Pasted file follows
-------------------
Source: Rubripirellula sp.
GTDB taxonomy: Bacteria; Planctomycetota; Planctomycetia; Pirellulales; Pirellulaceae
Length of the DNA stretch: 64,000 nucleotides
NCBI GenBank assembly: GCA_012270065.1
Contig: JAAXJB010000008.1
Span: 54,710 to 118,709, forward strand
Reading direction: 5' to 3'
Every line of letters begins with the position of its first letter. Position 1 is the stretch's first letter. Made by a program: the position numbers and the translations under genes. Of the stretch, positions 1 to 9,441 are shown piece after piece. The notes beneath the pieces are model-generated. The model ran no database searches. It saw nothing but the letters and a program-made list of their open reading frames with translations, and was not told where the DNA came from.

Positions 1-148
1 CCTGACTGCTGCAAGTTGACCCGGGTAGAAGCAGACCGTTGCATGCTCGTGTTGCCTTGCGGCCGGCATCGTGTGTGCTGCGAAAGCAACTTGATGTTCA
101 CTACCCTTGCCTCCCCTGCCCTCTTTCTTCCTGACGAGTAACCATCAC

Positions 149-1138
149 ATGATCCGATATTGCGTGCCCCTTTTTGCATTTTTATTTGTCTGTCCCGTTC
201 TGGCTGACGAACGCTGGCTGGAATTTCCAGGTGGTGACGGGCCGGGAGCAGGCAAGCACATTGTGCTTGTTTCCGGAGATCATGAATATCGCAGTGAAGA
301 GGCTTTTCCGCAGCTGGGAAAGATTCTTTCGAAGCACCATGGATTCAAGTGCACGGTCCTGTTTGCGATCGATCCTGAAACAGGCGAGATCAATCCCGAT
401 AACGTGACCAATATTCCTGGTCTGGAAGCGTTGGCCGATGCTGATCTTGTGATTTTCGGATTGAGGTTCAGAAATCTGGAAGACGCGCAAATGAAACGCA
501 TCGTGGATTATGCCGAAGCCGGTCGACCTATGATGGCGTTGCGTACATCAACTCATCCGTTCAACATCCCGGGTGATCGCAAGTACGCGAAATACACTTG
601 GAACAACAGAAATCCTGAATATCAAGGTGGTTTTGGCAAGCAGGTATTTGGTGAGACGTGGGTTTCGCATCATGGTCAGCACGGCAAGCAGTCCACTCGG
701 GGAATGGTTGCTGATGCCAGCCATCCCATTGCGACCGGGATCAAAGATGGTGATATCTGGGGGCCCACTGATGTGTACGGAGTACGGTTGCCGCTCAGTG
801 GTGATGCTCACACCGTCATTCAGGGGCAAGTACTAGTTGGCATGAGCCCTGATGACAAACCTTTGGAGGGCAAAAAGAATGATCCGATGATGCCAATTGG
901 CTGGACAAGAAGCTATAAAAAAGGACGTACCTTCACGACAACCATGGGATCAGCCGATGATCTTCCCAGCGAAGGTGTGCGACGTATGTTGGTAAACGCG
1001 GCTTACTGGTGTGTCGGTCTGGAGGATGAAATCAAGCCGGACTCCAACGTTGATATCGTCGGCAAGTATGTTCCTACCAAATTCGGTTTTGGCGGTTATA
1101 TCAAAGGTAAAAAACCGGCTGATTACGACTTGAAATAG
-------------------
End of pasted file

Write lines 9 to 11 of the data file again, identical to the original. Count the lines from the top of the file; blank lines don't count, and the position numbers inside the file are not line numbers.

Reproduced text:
Positions 1-148
1 CCTGACTGCTGCAAGTTGACCCGGGTAGAAGCAGACCGTTGCATGCTCGTGTTGCCTTGCGGCCGGCATCGTGTGTGCTGCGAAAGCAACTTGATGTTCA
101 CTACCCTTGCCTCCCCTGCCCTCTTTCTTCCTGACGAGTAACCATCAC